Well, why not? Donors to Jill Stein’s ludicrous efforts to recount states with too-large-to-change gaps wasted their money while promising the undeliverable. Her fantasies about roving bands of hackers carrying floppy disks visiting every voting machine in only states that Donald Trump won turned out to be paranoid delusions. Wisconsin’s statewide recount, 70% of which was done by hand, produced only a 0.055% change in the outcome … and increased Trump’s lead by 131 votes. Michigan’s results before the recount got shut down at the 40% mark show a similarly small net change (0.078%).

Fresh off of that success, Stein now wants donors to vote on how to use whatever money is left over:

At latest count, Stein had raised $7.33 million for the recount in just 2.5 weeks, and from more than 161,000 donors. The campaign’s latest estimate of costs puts the total recount-related expenses at about $7.4 million — meaning as of now, there would not necessarily be money left over. However, the campaign noted that some costs, such as compliance costs and legal fees for ongoing litigation, could be reduced from their estimates today. In addition, Stein’s campaign expects to receive some of the filing fee back from Michigan, where a recount was started but not completed. …

Stein’s campaign is planning to reach out to each of its 161,000 donors and ask them to vote on which “non-partisan election reform and voting rights organizations” will receive the leftover money. The campaign did not immediately release a list of possible organizations, but said it will do so “in the coming weeks” when it begins surveying donors.

Many suspected that the “organization” that the recount campaign was intended to benefit was Jill Stein. She raised more than twice as much money for the recounts than she did for the entire presidential cycle ($3,509,477), and did it in less than three weeks. That’s pretty curious, actually; how did a fringe candidate raise so much cash so quickly, far more than she had taken in over several months?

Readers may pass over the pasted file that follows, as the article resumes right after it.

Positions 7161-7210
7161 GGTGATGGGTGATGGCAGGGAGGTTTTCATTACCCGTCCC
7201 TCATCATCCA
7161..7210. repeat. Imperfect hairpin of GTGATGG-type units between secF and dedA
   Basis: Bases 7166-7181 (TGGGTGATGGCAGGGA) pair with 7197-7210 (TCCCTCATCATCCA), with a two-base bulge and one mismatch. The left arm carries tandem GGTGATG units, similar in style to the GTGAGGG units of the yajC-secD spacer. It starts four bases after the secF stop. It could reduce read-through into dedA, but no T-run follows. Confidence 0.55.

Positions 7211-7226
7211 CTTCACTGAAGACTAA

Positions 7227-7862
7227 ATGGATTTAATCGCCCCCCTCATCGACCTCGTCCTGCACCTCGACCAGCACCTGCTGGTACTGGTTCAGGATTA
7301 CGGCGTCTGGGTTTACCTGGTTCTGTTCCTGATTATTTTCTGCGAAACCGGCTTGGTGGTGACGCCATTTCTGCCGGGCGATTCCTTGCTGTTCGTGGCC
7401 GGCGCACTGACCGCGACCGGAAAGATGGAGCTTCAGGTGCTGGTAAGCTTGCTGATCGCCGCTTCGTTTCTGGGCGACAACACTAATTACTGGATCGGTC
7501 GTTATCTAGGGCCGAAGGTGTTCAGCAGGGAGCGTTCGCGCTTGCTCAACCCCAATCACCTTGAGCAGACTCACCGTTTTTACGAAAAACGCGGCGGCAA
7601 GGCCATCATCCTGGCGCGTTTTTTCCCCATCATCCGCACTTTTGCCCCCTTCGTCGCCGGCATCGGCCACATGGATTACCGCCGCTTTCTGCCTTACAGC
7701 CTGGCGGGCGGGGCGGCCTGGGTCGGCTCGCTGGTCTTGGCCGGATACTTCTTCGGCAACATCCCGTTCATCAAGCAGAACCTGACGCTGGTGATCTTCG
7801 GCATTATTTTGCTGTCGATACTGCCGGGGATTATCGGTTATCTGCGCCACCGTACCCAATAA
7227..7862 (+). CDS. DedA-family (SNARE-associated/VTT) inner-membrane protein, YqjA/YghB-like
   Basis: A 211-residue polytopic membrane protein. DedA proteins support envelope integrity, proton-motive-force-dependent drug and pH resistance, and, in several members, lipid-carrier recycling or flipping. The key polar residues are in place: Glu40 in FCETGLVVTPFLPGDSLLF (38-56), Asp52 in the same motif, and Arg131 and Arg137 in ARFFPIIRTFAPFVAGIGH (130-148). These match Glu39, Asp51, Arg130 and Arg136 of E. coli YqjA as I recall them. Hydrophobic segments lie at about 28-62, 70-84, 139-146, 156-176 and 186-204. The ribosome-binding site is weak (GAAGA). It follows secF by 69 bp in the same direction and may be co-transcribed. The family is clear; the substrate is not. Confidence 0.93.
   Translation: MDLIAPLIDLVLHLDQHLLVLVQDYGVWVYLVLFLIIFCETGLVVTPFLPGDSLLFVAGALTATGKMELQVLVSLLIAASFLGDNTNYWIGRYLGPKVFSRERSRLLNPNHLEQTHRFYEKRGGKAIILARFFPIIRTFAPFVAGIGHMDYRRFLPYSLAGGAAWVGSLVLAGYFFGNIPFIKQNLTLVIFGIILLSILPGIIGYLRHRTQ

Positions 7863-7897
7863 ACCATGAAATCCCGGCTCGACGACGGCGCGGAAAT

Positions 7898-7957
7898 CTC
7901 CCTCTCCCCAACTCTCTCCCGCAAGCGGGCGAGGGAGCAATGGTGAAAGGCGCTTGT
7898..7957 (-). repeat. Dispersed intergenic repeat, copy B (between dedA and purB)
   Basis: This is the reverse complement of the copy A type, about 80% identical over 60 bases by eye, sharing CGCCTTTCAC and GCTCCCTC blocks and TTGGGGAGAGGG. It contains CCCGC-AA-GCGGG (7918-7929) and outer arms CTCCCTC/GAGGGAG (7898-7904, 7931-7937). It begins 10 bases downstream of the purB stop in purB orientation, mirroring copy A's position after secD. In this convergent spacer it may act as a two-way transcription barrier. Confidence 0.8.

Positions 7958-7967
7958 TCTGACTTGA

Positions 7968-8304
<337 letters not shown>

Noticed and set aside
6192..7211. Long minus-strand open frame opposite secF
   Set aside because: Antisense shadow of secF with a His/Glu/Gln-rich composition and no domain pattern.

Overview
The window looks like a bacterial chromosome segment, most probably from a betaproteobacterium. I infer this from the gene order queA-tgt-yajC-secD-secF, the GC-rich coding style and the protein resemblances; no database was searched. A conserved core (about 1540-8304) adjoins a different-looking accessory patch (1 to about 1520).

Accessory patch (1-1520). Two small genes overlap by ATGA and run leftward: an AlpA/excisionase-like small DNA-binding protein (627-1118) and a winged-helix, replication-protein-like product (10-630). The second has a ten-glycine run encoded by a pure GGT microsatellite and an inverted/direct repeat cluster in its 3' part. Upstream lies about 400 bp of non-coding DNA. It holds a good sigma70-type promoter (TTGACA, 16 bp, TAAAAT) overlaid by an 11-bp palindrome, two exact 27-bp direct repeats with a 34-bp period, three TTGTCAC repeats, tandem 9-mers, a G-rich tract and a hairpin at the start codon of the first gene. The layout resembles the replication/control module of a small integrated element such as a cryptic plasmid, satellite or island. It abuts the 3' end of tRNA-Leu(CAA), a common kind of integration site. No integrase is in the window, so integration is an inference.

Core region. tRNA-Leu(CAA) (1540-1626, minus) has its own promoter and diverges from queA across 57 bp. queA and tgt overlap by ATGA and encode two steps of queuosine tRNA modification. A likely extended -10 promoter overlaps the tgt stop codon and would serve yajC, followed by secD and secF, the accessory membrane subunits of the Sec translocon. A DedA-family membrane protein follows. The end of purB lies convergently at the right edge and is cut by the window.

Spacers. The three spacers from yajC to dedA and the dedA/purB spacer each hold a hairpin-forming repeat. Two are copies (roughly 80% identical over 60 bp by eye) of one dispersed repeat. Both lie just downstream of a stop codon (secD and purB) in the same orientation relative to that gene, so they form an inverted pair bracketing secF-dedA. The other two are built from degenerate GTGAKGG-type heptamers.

How was the money spent? Mostly on lawyers and filing fees, as one would expect:

Included in that $7.4 million estimate is just under $4.5 million for state filing fees, $1.6 million for legal fees, $212,500 for staff salaries, $364,000 for consultants and $353,618 for administrative expenses.

Michigan will refund at least some of the money Stein paid, but her donors shouldn’t expect a windfall:

Under state law, Stein had to pay $125 per precinct — or $973,250 — to count Michigan’s 7,786 in-person and absentee voting precincts. That check was delivered to state officials when she requested the recount last week. …

Ingham County is the only one of Michigan’s 83 counties that was done with its recount of 115 precincts and six that couldn’t be counted because ballot containers were improperly sealed. Oakland finished 667 out of 1,025 precincts with 35 precincts unable to be recounted. Macomb finished 171 of 670 precincts with 14 not recountable and Wayne counted 411 of 1,680 precincts, but couldn’t recount 128 precincts because of mistakes.

“That’s fair, that we pay the fee for the ones that were counted,” said Stein’s attorney, Mark Brewer. “The law provides that for the precincts that were unrecountable, that she should get a refund.”

Perhaps the issue of fairness should prompt Stein to refund the unused portion of her recount fund back to where she got it — the donors themselves. After all, they coughed up the cash based on Stein’s assertions that fraud would get uncovered in the recounts and that they had standing to demand recounts in all three states. Both were proven laughably false, and in Pennsylvania her lawyers had to admit they had no evidence at all of tampering.

Of course, the donors presumably will have the option of asking for their money back in Stein’s upcoming vote, right? We’ll soon see. Will Stein have observers for this referendum? Can donors call for a recount of the results?